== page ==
capitalists and those they employed. Yet beyond the political, the book revitalised lapsed traditions, even though these existed well before its publication. So it’s fair to argue Dickens was somewhat responsible for their revival, so much so that by 1921, literary scholar V. H. Allemandy was writing, “Dickens, it may truly be said, is Christmas.” Even earlier, in 1903, Dickens scholar F. G. Kitton had published “The Man Who ‘Invented’ Christmas” (hence the titular movie). But the truth is slightly different. In the early 19th century Christmas was still popular with the working class (mainly because it was one of the few public holidays), although many couldn’t afford all the trimmings. The gentry, who in the past hosted feasts celebrating Christmas for the entire community, had lost their sense of patriarchal duty. Society had evolved, becoming less communal and more urban. And because the wealthier classes no longer sponsored Christmas they rarely observed it. The popularity of A Christmas Carol changed that: if the season could be celebrated through great literature maybe they should make more of it. And so inspired, the middle and upper classes resuscitated certain moribund customs. With apologies to the great figures of Victorian literature, consider all those posh grown-ups who hosted Harry Potter parties. It’s much the same thing. Dickens fans might be disappointed, but take heart – there’s still evidence A Christmas Carol was responsible for some traditions we hold dear. Acts of charity over Yuletide apparently became very popular and, although December snow is rare in the UK these days, we associate it with Christmas through the book. Dickens lived through eight unusually cold childhood winters, hence the ubiquitous snow. However, other things Dickens associated with Christmas are no longer recognised; quite the contrary. He wrote of death, human failure, ghosts and goblins! If he’d really invented Christmas, we’d be swapping our baubles for nasty mythological critters. But goblins, thankfully, never made the cut. So perhaps confirmation bias is at work here – we’ve taken the parts we like, and discarded the rest. Even so, it’s fair to say A Christmas Carol did alter behaviours. After its publication employers were desperate not to appear like Scrooge,The Illustrated London News noting the change in attitude: “Charles Dickens, thou earned true glory. May the torch of Christmas again impart good tidings.” Oh, and sales of turkey skyrocketed! The book arrived at the right time, perhaps the real mark of a great social observer. And so synonymous with Christmas had Dickens become that when he died, a Covent Garden barrow girl was reputed to have said: “Mr. Dickens dead? Then will Father Christmas die, too?” And it’s not only sprouts that Dickens might be happy to disown as there are many other ‘traditions’ that can spoil a good Yuletide: Christmas pudding and Cliff Richard’s Mistletoe and Wine among them. Don’t worry Charles, you’re off the hook.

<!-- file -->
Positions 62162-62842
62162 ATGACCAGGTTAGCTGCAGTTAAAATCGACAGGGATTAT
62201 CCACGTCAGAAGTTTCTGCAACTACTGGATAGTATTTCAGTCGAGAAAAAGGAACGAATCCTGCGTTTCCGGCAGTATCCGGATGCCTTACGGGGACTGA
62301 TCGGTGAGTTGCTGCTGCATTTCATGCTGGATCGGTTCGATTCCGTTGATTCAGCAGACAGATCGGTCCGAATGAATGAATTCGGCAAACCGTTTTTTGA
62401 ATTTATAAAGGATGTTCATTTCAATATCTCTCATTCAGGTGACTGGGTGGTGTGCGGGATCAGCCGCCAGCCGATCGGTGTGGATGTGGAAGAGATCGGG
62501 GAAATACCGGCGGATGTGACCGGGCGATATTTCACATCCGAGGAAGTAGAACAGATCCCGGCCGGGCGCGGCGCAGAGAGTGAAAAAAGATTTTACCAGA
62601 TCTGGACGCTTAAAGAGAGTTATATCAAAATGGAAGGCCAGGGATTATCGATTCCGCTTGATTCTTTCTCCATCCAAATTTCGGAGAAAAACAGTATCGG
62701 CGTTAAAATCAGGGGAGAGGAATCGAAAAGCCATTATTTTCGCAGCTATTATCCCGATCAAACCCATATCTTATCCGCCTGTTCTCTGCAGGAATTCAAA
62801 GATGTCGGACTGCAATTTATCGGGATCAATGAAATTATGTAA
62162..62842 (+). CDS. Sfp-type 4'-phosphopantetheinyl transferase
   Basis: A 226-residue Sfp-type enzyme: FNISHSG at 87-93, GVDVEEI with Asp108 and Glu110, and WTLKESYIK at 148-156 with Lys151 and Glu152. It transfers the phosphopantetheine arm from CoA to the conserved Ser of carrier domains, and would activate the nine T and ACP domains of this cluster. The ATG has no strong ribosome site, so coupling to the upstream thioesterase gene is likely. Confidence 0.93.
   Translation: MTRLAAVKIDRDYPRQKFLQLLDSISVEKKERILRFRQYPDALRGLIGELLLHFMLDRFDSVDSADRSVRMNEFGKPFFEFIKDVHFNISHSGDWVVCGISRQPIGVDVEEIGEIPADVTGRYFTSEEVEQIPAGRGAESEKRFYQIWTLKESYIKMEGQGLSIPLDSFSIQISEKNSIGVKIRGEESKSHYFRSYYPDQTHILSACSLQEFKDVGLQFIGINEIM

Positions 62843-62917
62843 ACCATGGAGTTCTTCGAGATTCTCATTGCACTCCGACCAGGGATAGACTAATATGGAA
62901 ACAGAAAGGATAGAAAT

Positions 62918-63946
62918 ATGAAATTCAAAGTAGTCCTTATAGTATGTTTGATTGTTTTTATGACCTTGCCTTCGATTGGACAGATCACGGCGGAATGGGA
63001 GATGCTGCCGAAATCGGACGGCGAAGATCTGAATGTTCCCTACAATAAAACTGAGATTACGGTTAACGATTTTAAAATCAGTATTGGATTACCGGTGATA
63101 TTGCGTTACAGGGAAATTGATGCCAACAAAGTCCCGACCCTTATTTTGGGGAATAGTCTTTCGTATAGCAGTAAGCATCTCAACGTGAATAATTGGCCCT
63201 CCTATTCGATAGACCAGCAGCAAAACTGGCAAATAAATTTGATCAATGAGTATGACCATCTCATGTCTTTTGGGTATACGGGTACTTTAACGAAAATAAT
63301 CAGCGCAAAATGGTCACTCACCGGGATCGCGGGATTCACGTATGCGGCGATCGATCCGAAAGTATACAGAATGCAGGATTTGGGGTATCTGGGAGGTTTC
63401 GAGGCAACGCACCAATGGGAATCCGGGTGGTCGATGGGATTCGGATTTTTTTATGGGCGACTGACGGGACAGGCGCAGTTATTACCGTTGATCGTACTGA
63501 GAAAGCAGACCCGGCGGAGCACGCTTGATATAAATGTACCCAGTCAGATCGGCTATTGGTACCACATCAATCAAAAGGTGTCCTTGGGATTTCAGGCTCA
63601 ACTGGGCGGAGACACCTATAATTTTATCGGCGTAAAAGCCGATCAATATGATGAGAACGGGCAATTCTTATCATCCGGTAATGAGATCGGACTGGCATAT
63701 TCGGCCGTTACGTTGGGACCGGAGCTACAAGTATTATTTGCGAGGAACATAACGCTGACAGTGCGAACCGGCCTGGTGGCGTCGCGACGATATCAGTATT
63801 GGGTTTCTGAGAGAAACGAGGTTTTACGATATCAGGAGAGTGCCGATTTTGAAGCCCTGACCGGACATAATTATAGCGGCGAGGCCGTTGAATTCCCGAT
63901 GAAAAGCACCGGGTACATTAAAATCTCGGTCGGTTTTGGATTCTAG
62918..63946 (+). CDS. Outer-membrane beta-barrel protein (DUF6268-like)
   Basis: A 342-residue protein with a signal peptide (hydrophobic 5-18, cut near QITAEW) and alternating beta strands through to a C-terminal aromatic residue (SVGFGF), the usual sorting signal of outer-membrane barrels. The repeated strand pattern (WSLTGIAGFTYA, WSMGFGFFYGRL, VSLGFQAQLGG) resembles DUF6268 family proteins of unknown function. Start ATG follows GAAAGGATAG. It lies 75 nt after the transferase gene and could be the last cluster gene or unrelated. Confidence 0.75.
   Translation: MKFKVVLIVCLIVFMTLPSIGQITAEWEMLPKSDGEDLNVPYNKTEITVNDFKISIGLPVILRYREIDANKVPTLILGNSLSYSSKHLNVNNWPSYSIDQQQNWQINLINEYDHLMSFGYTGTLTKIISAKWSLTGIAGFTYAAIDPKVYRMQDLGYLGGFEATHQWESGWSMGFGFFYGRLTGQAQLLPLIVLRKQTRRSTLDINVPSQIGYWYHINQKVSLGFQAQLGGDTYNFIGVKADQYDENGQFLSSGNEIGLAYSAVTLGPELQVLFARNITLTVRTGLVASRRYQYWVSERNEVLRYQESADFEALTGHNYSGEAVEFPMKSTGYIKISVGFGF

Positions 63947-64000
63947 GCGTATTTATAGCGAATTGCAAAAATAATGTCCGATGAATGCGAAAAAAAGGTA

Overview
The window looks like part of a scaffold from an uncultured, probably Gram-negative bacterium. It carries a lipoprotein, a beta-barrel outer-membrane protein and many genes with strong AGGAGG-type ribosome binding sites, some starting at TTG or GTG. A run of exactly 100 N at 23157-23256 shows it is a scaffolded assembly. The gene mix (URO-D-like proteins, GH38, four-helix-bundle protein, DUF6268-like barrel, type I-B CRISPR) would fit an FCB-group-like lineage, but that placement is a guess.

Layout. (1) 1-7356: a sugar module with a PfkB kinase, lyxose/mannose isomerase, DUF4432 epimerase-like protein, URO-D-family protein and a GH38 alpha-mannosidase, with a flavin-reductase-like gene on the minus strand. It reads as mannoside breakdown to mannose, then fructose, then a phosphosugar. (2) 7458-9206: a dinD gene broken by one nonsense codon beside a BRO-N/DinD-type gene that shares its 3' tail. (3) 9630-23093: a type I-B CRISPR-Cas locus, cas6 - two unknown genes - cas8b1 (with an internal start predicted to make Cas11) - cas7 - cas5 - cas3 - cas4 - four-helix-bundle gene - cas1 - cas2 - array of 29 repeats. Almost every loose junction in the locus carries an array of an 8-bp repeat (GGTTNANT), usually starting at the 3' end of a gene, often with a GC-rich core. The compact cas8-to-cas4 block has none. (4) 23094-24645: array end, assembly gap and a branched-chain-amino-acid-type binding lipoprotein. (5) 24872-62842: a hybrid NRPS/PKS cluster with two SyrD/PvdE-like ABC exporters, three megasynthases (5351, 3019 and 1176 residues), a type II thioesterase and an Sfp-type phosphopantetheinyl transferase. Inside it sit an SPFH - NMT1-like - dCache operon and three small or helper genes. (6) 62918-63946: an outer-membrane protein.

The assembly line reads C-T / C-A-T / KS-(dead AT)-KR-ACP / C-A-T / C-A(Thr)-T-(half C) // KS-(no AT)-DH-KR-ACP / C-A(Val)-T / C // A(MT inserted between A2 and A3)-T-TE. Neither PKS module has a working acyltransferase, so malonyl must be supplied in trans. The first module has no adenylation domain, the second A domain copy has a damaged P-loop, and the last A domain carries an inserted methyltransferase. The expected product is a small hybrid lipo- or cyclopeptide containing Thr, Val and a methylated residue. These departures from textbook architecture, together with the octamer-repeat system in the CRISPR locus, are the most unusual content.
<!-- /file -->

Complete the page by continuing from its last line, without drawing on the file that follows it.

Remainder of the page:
Festive Season 2019/ issue 4


12 STAGE VIEW

WHAT'S ON

STAGE... Strand Palace sets the scene... MUSICAL  Until 19 October ‘Fame’ at The Peacock Theatre  23 October – 29 March ‘Mary Poppins’ at Prince Edward Theatre  Until 2 November ‘Fiddler on the Roof ’ at Playhouse Theatre  2 November – 28 March ‘& Juliet’ at Shaftesbury Theatre  Booking until

3 December ‘The Book of Mormon’ at Prince of Wales Theatre  21 – 23 December ‘Elf, A Christmas Spectacular’ at the SSE Arena, Embley  Booking until 4 January ‘Waitress’ at the Adelphi Theatre  Booking until 25 January ‘Everybody’s Talking about Jamie’ at the Apollo

Artist: Marianna Madriz